14The herdsmen fled and told it in the city and in the country. And people came to see what it was that had happened. 15And they came to Jesus and saw the demon-possessed man, the one who had had the legion, sitting there, clothed and in his right mind, and they were afraid. (Mark 5:14-15)

The people are not outraged at the death of 2,000 pigs. Nor are they happy for the formerly possessed man. They are afraid. Though meek, Jesus is not a weakling. Though lamblike, he is also lionlike. And in this moment, he is fearsome!

Related:  Leaving the Commandment of God | Mark 7:1-13

The People Beg Jesus

16And those who had seen it described to them what had happened to the demon-possessed man and to the pigs. 17And they began to beg Jesus to depart from their region. (Mark 5:16-17)

Though they are many and Jesus and his disciples are few, they cannot throw him out of the city. They beg him to depart. And guess what: he does. Verse 18 begins, “As he was getting into the boat.” Again he is permissive, this time with those who are rejecting him.

The Man Begs Jesus

18As he was getting into the boat, the man who had been possessed with demons begged him that he might be with him.19And he did not permit him but said to him, “Go home to your friends and tell them how much the Lord has done for you, and how he has had mercy on you.” 20And he went away and began to proclaim in the Decapolis how much Jesus had done for him, and everyone marveled. (Mark 5:18-20)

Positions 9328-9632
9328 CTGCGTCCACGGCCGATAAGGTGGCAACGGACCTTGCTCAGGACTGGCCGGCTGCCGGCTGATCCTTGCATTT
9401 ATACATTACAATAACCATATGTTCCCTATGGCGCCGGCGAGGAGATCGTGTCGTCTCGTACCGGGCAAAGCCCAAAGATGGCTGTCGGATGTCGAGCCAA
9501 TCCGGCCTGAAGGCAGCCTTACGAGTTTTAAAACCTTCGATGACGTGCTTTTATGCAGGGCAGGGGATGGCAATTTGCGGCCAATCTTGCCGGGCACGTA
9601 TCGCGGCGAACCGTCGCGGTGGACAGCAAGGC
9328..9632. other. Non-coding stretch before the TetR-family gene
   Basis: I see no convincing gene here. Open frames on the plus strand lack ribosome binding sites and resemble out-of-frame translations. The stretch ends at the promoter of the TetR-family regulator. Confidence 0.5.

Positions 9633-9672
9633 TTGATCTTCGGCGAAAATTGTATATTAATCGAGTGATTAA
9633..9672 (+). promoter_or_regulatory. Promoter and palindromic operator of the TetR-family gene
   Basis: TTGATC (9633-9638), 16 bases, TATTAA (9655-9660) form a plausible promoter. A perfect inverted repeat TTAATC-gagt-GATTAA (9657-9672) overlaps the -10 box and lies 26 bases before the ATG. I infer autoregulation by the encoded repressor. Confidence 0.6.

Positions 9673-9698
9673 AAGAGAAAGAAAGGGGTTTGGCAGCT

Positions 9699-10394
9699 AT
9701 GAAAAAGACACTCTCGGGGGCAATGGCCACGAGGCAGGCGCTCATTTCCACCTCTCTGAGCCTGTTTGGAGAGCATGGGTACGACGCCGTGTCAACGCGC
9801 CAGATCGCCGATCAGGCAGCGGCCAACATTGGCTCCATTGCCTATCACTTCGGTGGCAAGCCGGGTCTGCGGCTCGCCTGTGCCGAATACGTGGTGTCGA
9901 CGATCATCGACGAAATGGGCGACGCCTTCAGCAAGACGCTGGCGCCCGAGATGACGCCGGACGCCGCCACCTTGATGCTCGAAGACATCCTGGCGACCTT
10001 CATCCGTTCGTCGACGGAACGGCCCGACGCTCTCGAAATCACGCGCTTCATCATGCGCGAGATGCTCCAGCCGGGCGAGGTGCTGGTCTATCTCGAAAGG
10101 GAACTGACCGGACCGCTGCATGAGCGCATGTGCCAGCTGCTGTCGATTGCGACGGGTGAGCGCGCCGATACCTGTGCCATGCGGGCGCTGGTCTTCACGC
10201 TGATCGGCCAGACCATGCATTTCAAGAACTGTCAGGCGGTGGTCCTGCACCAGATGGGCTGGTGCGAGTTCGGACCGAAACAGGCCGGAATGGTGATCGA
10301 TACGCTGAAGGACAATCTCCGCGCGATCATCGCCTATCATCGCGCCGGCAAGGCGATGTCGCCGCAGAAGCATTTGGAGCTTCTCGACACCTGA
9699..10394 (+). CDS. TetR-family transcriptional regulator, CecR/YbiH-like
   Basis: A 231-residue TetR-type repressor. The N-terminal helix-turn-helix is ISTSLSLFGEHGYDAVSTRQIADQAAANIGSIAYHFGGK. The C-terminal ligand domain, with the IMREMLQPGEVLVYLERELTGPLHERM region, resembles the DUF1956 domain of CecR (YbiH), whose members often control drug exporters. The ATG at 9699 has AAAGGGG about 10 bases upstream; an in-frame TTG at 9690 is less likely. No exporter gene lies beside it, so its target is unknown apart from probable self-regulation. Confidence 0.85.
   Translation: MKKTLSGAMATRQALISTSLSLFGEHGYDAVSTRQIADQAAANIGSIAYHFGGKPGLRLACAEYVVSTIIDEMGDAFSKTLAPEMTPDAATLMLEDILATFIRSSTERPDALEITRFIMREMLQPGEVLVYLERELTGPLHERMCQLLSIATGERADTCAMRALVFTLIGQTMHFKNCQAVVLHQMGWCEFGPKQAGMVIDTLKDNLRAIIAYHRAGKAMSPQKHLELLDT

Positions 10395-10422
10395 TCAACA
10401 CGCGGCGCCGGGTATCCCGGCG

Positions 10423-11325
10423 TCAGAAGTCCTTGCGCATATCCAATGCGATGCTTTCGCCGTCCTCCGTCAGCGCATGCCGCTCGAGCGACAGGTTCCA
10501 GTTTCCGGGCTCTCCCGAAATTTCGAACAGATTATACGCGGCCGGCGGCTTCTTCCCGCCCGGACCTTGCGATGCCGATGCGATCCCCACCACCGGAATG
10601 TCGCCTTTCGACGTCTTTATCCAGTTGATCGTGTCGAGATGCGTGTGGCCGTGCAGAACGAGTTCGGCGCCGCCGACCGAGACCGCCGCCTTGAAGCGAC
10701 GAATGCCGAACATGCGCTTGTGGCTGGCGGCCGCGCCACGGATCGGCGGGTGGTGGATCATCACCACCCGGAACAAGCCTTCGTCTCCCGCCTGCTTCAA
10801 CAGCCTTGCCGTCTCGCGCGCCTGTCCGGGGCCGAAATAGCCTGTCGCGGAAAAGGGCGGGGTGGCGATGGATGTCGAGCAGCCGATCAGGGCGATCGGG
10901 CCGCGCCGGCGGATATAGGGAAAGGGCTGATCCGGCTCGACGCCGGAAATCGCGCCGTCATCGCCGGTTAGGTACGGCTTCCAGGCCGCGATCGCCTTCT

Permission or Direction

The demons beg to enter the pigs; Jesus permits it. The people beg Jesus to depart, he permits it. The man begs to go with Jesus and his disciples; he denies it. Jesus permits the demons and those who reject him, but directs the man who wishes to follow him. All three parties experience Jesus’ authoritative lordship. The demons and townsfolk experience his permissive lordship. The man experiences his directive lordship.

Related:  What About Israel?

This continues to be a key difference between non-Christians and Christians. Non-Christians may do as they please without redirection from God. They do not have the Holy Spirit to convict them of sin or the Father to discipline them or call them to certain ministries. Christians do have these things. Christians cannot continue in sin without feeling conviction. They cannot rebel against the Father without being disciplined. They cannot plot their own course without guidance from God.

This is a good test for those who are insecure about their salvation. If you’re able to do what you want without the Lord’s directive influence, you’re probably not saved. If God tells you what to do, you probably are saved.

This also provides insight for prayer. We ought not to pray for permission, but direction. We ought to expect redirection as we plan and move forward because his ways are higher than ours. In this way, ‘no’ may be a more common answer to the believer’s prayer than ‘yes.’

As in prayer, so in life: It isn’t about our will accomplished though God. It’s about God’s will accomplished through us.

Discussion Starters

  1. Read the passage together.
  2. What has been your experience with unclean spirits? (See Ephesians 6:10-20 and 2 Timothy 2:24-26 for reminders of more mundane demonic activities.)
  3. Based on this passage, how is Jesus’ permissive lordship different from his directive lordship?
  4. How have you experienced Jesus’ lordship in your life? Were there things you used to be allowed to do that God has directed you away from as you’ve grown in your walk with him? Are there prayers that you’ve prayed that God has answered with ‘no?’
  5. How should this passage influence the way we think about prayer?
  6. Take some time to pray for one another.

Picture by Leland Francisco.